Warming toward extinction or to internet or not to internet


ImageA look at a partially unearthed Columbian Mammoth tusk in the northern part of the Las Vegas Valley. 

Coincidence – often termed irony – can be extremely entertaining and intellectually stimulating.  There were four that qualified for the “best of the day” award in my mind today; from Las Vegas a mammoth tusk and the news that Harry Reid is on his way to introduce an Internet gambling bill during this lame-duck session of Congress; from Cancun, Mexico, Playboy is opening a casino and club this week, while representatives from the United Nations are meeting to discus climate change and planetary impacts of change.

They are all the same story, or more accurately elements of the same story to me.  In Las Vegas, scientist are eager to explore the environment of mammoth and its contemporaries for a number of reasons, but the most important is climate change – that entire eco-system that supported the mammoth community is gone, the victim in the eyes of scientists of global warming that took place 12,000 years or so ago. The better we understand not just the process of warming, but the process of extinction the better we will understand our current world, plan for the future or at least anticipate it.

Stephen M. Rowland, a professor of geology at UNLV, said one reason studying these fossils is important is because when the mammoths died, the Earth was undergoing severe climate changes during the last Ice Age. “That’s something we’re dealing with today,” he said. Stephen M. Rowland, a professor of geology at UNLV, said, “These animals became extinct — the mammoths, the camels, the lions and the ground sloths — 11,000 to 12,000 years ago. We don’t know why they became extinct.”

The effects of those changes were very slow to be felt and to produce the dramatic differences we see between the Nevada desert of today and that landscape of 12,000 years ago.  But at some point in the long slow process of change a tipping point was reached and things started to change at faster and faster rates.  As the changes began to be felt some species picked up and left down – about 150,000 people have left Nevada in the last two years; among those that remained, some of vegetation would have died out, then the animals that ate that vegetation and then the animals that ate the animals that ate the vegetation; and as a friend of mine’s mother used to say “and one day you wake up dead.”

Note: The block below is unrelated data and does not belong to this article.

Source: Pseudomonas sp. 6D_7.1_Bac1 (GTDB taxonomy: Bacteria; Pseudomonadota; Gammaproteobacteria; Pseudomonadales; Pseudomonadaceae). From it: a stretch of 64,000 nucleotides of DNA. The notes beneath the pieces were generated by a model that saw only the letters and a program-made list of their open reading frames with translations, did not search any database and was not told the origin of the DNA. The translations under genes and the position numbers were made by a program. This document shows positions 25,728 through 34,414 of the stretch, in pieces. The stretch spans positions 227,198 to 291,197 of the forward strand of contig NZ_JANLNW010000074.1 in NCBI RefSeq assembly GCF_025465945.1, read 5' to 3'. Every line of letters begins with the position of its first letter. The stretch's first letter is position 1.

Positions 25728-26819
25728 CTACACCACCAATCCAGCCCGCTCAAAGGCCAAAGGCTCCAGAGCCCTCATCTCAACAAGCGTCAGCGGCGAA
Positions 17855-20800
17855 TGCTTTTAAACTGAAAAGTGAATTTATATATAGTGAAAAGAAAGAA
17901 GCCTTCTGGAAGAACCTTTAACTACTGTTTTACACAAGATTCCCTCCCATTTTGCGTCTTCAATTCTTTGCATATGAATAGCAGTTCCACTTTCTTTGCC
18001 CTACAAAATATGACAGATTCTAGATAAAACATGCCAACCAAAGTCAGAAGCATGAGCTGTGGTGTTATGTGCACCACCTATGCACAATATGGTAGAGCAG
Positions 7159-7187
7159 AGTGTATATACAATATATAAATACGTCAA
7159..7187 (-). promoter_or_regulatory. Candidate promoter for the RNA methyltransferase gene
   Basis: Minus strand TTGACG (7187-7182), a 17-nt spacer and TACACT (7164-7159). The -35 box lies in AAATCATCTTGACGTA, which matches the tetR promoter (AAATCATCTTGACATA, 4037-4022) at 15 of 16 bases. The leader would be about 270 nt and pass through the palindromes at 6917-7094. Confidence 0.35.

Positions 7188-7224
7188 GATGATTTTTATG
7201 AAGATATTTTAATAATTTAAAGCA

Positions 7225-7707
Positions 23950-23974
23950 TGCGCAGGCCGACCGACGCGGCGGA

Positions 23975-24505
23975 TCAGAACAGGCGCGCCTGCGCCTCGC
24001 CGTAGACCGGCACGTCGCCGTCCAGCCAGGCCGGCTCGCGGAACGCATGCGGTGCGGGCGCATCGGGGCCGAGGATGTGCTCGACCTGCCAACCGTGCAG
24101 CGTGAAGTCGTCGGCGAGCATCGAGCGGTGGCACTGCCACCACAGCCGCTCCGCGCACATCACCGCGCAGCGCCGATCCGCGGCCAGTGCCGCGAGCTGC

Now Harry Reid and his online gambling initiative;  Internet gaming is just one step in the long slow process of change in casino gambling as the industry has spread outside of Nevada and diversified, leaving Nevada, Las Vegas and the desert to be marginalized one customer at a time.   It seems to me that the Internet could be the tipping point – accelerating the change process and leaving open the possiblity of a scientist 12,000 years from now digging up the frame work of CityCenter and the bones of a long dead Las Vegas show-girls.

The Playboy casino in Cancun by itself is not a major story, hardly worthy of notice, except in its role as part of the expansion by casino gaming into every available niche, going into every place where a potential gambler may be found and feeding him at home, further rendering long trips to such places as the Nevada desert totally unnecessary.  There is a long way to go before every community in the world is served by its own casinos, but in the last 20 years that process has accelerated faster than the melting icebergs that led to mammoth’s extinction.  And as the United Nation’s members gather to discuss the changes being wrought on the planet and the changes that those changes will bring – they will have a chance to play a little blackjack and think about risk and rewards.  An activity from which I believe Harry Reid would benefit.  The industry giants – Harry’s backers – of course hope to capture their share of the Internet gaming revenues and thereby insulate themselves from the changes taking place on land and that strategy may well work for them.  But for the casino industry, those of us who work in land-based casinos and the state of Nevada that strategy will not guarantee their survival. To guarantee our survival will require adapting to some very different conditions.  The mammoth couldn’t do it, but we are smarter, right?

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